Tranent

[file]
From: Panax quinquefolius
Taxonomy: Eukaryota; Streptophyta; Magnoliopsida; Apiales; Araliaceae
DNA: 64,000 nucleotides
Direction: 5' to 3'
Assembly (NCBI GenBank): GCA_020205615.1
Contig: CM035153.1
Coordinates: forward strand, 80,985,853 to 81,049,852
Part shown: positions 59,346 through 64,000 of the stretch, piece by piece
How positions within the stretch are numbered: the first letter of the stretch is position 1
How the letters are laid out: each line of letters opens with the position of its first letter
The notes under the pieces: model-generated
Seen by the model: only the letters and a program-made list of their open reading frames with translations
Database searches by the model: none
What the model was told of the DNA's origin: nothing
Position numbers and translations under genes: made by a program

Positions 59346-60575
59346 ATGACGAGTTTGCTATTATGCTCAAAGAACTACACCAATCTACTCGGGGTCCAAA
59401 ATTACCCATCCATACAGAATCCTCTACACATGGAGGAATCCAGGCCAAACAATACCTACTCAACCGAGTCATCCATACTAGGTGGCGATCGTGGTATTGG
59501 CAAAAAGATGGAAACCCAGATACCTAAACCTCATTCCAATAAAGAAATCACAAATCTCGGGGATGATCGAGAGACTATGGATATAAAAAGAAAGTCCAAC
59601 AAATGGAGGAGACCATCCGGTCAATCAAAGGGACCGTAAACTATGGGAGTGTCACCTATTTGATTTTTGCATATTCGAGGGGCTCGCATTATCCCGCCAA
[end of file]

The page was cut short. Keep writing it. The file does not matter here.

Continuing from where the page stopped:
TRANENT, a parish, in the county of Haddington; containing, with the villages of Cockenzie, Elphinstone, Meadowmill, and Portseaton, 3887 inhabitants, of whom 2000 are in the town of Tranent, 7 miles (W.) from Haddington, and 10 (E.) from Edinburgh. The name of this place is of uncertain derivation, though it is generally supposed to be of Gaelic origin, and descriptive of the position of the ancient village at the head of a deep ravine watered by a small rivulet. Tranent has been the residence of some of the most distinguished families of antiquity, and was the frequent resort of many of the earlier Scottish monarchs, and, in subsequent times, the scene of many events of historical importance. On the invasion of Scotland by the Earl of Hertford, in 1544, the parish church was plundered, and almost destroyed, by the English soldiers under his command, who defaced and burnt the timber-work of the interior, and carried away the bells and every thing of value. During the invasion of the country by the English under the Protector, the Duke of Somerset, in 1547, an engagement took place here between the English and Scottish cavalry, in which the latter were defeated with the loss of 1300 men. After this defeat, many of the Scots, having taken refuge in the coal-pits in the parish, were pursued by the English, who, unable to dislodge them from their retreat, stopped up all the avenues that admitted air to the mine, and kindled large fires at the entrances, with a view either of forcing them to surrender or of suffocating them. The battle of Pinkie occurred on the following day, September 10, in which, according to some historians, 14,000 of the Scots were slain by the English. In 1745, the battle of Preston was fought within less than a mile from the parish church, on the 21st of September, when the royal forces, consisting of nearly 3000 men, were defeated by the Scottish adherents to the fortunes of the Pretender. After the engagement, the military chest belonging to the royal army was found at Cockenzie. In this battle, Colonel Gardiner was killed while endeavouring to rally a body of infantry near the present village of Meadowmill; he was buried in the parish church, and the bodies of others who were slain were interred on the farm of Thorntree-Mains, where, towards the close of the century, some of the bodies were discovered by workmen employed in making a drain, their clothes being in such preservation as to distinguish the royalists from their opponents.